He says a guiding principle is how to “engage people in genuine conversation and then insert the brand in an appropriate way”. He stresses the importance of balance in any branded filmmaking. Where brands naturally focus on the positive aspects of their story, they should also consider that such stories are not always engaging since they are not reflective of real life and hence fail to connect with people on an emotional level.
Fast video content
Interactivity also drives a new breed of online video. Singaporean telco SingTel caused a huge stir with its recent series of short comedy films starring comedian Hossan Leong. To build interest in its 4G service, SingTel asked fans for scenarios in which they needed speed then improvised skits in a real-time Twitter campaign over the course of a day. The campaign encouraged conversation around 4G, with the #Need4GSpeed hash tag trending on Twitter for two days and the company seeing a 40 per cent spike in traffic to SingTel’s 4G website.
“I believe the kind of branded content that will succeed in the future will be the kind where the consumer is part of the creation process,” says Bernas. “This is why SingTel’s #Need4GSpeed and #HawkerHeroes worked so well: our consumers were very much a part of the story.”
Similarly, Intel and Toshiba stole the show at Cannes this year with their ‘The Beauty Inside’ online video series — a story about a man named Alex who wakes up each day in a different body, with his inner beauty the only thing that stays constant. The brands invited the audience through social channels to audition online to play the many faces of Alex. Fans could also interact with Alex on Facebook in between episodes. The films attracted more than 70 million online views.
Asia Sponsorship News CEO Ben Heyhoe Flint points to Subaru’s ‘The big night’ campaign as another stellar initiative. This interactive online film allowed the audience to decide how the story progressed by clicking on different options at different points in the film, drawing them in and making them active players.
Tourism Western Australia’s ‘1,001 extraordinary experiences’ campaign took things a step further by using interactive entertainment to prompt immediate purchases. To raise the profile of Western Australia, Host and Tourism WA invited consumers to submit an image of an extraordinary experience they had enjoyed in Western Australia via Facebook and then edited the best 1,001 submissions into a film. Each frame of the film is ‘clickable’, allowing the viewer to see when, where and by whom the image was captured and to read a quote about the experience. The viewer can then click to find out more about that place and click again to book, thereby directly impacting sales.
But it is not just below-the-line channels that are embracing the concept. Broadcast networks and their clients also bank on consumer involvement, with brand partnerships becoming far more integrated and dynamic, says Christine Fellowes, Asia-Pacific MD at NBC Universal Networks.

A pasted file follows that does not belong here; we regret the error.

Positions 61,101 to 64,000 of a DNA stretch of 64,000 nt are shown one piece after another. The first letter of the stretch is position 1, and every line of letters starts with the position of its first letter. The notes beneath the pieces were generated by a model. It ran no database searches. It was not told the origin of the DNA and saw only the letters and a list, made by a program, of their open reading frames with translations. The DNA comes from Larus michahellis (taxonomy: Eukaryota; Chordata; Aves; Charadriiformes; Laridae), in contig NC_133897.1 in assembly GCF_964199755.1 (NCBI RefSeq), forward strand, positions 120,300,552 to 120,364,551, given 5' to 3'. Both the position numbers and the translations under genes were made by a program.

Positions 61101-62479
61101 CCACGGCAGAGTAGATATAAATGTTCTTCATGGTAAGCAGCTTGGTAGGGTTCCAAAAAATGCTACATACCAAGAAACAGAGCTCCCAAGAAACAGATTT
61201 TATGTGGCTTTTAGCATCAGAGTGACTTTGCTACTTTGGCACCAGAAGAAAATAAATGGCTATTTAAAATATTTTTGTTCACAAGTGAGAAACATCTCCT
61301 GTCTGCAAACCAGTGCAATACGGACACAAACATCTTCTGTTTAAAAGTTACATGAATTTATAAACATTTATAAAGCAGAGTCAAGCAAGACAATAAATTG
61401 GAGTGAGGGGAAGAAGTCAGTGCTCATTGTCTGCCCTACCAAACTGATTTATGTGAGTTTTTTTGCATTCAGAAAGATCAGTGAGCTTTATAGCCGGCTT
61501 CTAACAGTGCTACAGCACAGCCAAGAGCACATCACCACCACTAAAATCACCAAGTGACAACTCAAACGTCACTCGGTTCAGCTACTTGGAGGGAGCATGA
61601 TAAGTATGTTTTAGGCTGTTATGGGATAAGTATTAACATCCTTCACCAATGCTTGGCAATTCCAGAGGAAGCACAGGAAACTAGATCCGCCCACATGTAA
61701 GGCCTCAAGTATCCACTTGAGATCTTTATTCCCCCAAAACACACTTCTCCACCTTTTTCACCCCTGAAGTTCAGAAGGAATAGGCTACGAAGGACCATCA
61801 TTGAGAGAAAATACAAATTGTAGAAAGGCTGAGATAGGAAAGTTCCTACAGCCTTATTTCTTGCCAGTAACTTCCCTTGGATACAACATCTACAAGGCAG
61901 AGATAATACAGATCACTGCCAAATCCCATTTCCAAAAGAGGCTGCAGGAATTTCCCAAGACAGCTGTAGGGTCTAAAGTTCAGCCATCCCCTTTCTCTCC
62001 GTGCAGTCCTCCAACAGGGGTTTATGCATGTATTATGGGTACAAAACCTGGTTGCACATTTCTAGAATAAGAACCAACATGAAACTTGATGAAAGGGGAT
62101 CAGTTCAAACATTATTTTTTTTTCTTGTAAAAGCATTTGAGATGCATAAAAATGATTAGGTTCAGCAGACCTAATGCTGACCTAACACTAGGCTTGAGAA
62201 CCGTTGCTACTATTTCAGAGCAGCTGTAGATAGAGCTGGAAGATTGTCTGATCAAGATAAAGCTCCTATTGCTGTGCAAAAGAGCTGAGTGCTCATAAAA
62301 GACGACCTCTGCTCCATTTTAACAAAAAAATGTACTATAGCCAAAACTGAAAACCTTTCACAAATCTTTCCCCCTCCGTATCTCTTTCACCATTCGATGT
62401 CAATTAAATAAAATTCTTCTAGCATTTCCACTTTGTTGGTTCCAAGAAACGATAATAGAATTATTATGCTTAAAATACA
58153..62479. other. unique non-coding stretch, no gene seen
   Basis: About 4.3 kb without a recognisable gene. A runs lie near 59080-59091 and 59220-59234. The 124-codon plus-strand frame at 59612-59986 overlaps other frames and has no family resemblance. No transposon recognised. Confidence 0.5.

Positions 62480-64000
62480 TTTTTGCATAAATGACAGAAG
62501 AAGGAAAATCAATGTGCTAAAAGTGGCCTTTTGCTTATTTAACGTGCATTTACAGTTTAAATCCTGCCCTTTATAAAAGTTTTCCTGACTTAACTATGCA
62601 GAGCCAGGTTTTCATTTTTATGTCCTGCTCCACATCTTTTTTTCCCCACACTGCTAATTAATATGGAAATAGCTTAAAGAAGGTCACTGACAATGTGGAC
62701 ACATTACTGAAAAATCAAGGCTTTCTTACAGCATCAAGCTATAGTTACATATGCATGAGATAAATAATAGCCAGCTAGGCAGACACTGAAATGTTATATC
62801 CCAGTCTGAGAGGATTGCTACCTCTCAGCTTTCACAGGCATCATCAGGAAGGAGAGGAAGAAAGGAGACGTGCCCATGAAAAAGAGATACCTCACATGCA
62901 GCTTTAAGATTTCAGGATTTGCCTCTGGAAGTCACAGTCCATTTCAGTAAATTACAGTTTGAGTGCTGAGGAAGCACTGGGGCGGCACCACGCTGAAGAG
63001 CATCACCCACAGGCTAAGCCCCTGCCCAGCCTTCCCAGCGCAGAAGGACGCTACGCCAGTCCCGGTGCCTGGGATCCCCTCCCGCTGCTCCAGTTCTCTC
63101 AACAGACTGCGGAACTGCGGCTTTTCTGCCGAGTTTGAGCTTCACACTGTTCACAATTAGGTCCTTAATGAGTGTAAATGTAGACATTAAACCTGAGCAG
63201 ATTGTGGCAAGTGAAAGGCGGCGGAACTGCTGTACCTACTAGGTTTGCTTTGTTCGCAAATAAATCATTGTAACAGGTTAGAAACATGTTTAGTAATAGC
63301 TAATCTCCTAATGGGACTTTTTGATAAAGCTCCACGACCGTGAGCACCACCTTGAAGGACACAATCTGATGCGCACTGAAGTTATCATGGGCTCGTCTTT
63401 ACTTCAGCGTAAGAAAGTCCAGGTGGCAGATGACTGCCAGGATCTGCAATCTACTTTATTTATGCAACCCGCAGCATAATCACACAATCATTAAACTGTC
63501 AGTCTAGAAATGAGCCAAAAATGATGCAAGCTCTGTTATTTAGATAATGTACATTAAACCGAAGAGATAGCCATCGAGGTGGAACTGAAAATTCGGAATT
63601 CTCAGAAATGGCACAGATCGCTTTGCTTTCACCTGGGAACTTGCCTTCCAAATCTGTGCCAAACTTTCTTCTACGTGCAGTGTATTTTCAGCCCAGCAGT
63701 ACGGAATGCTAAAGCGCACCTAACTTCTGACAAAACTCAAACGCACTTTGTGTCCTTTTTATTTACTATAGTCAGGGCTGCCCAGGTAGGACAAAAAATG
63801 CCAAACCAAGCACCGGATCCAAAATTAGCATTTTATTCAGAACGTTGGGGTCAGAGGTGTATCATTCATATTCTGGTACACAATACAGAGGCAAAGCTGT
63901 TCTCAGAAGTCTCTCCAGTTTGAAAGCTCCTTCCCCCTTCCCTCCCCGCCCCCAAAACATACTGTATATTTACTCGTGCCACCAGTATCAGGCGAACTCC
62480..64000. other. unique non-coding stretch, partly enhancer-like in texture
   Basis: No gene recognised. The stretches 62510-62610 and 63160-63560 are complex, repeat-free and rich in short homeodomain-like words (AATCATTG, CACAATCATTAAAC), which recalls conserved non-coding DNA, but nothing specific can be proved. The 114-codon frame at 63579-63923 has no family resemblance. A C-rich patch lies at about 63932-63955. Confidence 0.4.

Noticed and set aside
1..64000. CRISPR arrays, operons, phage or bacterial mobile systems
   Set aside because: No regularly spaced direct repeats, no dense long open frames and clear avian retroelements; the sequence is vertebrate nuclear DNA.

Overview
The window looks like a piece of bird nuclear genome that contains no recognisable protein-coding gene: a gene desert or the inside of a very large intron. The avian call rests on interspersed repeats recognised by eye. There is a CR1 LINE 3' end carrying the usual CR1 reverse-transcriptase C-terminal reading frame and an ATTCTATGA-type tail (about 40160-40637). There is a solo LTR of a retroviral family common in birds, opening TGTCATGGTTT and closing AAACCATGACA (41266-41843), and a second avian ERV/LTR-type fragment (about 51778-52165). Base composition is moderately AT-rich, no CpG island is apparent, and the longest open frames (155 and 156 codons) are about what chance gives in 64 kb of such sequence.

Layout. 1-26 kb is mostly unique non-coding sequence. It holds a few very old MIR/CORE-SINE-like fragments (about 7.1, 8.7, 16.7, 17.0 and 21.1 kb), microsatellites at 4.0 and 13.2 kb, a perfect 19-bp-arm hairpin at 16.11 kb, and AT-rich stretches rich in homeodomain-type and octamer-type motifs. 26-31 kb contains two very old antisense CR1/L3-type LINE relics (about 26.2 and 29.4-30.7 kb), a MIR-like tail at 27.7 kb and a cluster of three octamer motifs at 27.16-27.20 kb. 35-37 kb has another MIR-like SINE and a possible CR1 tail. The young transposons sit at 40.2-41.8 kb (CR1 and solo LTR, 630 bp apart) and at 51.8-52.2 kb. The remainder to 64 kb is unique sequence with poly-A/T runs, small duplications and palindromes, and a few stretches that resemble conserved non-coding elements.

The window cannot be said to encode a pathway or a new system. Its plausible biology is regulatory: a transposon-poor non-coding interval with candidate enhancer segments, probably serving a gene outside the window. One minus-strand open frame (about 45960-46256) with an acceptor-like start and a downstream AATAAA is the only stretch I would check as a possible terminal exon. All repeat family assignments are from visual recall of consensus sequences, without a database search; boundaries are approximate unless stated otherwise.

Diva Universal’s Fashion Star recently partnered with clothing giant H&M to bring winning designs from the show into stores the very next day. On the Diva Universal show Supermodelme Femme Fatale, viewers can watch episodes while searching the Supermodelme website to find out where they can buy the outfits.
Such a proliferation of formats makes matters both exciting and challenging. With so many brands vying to entertain, standing out becomes a key challenge. While we hear about the projects that work, much else is lost in the clutter.
Not all ‘entertainment’ entertains
Thomson points to a growing amount of “branded content landfill”. “We have to avoid a gold rush mentality,” he insists. Just because brands can create entertainment, it doesn’t mean they should. If they do, they need to abide by some key rules.
Brands should ask themselves whether audiences will see them as credible players in the entertainment area of focus. Does the type of content the brand wants to create actually resonate with the target demographic? It is essential to have a structured approach and put global datasets to use. Then the brand must find ways to get users involved with co-creating, sharing and commenting, says Freedman.
As for measurement, Thomson stresses it can be troublesome. While a lot of branded content platforms are digital, and thereby lend themselves to easy metric collection, things get complicated when you have to look at a piece of content in an integrated manner. The key is to make sure brands have the breadth in the right kinds of data that reflect strategic objectives and the right depth of metrics that help them stitch it all together.
Key measures of success should be the same as any form of marketing communications: change in attitude and behaviour, resulting in increased sales, share and volume, says Freedman. Brand-specific measures such as brand health, attitudes, disposition and consideration are also relevant, as are soft measures such as audience reach and participation.